Aluminium prices slipped as bearish speculators kept up selling pressure, while other base metals were lacklustre ahead of the conclusion of US-China trade talks.
Aluminium has been the worst performer on the London Metal Exchange during the last two months on concerns about excess supply that gathered momentum after the United States said it would lift sanctions on Russian giant Rusal.
‘I’ve been pretty gloomy on the aluminium market for some time and I expect more downside in coming months,’ said Ross Strachan, senior commodities economist at Capital Economics in London.
‘There are smelter re-starts in the US, a very large expansion in Bahrain, and in China you’ve got significantly more production than at this time a year ago,’ he said.
‘This is all coming at a time when demand is proving to be relatively soft and slowing in a number of the major markets.’
Aluminium closed down 0.8 per cent at $US1,864.50 a tonne in final open outcry trading, rowing back some of its rebound since touching $US1,785.50 last week, the lowest in about a year.
Aluminium has the biggest speculative net short position of the LME complex at 28 per cent of open interest, a level not seen since November 2015, according to estimates by Marex Spectron detailed in a note.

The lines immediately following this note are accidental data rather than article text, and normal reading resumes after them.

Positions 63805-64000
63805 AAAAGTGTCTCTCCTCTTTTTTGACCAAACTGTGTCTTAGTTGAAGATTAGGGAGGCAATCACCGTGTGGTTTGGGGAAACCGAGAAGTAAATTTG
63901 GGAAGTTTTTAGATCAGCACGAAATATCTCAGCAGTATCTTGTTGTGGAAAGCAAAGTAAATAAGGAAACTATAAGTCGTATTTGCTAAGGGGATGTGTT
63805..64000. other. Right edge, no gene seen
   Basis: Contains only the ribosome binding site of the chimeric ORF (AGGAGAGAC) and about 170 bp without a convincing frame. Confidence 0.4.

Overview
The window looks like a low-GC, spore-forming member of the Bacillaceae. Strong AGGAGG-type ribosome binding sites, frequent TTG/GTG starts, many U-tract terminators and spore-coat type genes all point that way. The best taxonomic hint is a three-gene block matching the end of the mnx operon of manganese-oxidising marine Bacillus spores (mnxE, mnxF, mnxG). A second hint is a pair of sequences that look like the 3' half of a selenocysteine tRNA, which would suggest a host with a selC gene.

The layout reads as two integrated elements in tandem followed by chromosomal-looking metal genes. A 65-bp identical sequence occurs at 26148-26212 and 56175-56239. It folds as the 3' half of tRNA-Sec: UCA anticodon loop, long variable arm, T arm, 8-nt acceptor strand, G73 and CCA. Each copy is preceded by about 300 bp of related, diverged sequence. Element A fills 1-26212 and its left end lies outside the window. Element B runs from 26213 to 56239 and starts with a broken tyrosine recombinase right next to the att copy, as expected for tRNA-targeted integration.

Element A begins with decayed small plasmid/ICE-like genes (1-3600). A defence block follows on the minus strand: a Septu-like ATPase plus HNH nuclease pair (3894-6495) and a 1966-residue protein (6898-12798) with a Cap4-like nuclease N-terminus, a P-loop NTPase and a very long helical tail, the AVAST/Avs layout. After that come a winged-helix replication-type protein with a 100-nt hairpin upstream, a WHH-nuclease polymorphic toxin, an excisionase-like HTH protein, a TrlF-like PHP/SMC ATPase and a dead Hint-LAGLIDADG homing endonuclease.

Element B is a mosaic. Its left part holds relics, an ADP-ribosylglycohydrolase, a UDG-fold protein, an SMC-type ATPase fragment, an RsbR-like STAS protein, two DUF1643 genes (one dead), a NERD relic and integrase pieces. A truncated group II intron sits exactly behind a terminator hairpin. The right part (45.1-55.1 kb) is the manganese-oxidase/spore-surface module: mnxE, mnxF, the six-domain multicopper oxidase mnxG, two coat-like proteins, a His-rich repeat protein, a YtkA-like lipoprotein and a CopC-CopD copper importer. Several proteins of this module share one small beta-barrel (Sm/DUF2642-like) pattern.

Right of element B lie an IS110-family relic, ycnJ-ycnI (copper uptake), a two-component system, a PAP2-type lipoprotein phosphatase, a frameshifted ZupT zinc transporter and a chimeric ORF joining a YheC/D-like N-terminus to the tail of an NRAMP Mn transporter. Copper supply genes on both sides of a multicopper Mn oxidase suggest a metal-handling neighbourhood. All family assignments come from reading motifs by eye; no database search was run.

Excess supply was evident in a build-up of LME aluminium inventories , which rose again on Tuesday, daily LME data showed.
The stocks have surged nearly 40 per cent since mid October last year.
The United States and China will continue trade talks in Beijing for an unscheduled third day, a member of the US delegation said on Tuesday, as the world’s two largest economies looked to resolve their bitter trade dispute.
The uncertainty was leading to muted activity, Strachan said.
‘I think people are holding back before we’ve got any news on the trade talks or the (US government) shutdown, which is lingering in the background.’
The dollar index rose 0.3 per cent, snapping a three-day losing streak, weighing on metals as it makes them more expensive for buyers using other currencies.
Chart patterns are indicating that downside momentum has receded in copper, Stephanie Aymes, head of technical analysis at Societe Generale, said in a note.
‘Copper is now inching towards the upper band of the short-term down sloping trend at $US5,980 to $US6,010… A break above will mean signs of a larger recovery towards $US6,079 and more importantly $US6,108 to $US6,170.’
LME copper fell 0.3 per cent to end at $US5,906 a tonne, zinc shed 0.5 per cent to finish at $US2,485, nickel gained 0.4 per cent to $US11,190, tin gained one per cent to $US19,940 and lead climbed 0.8 per cent to $US1,969.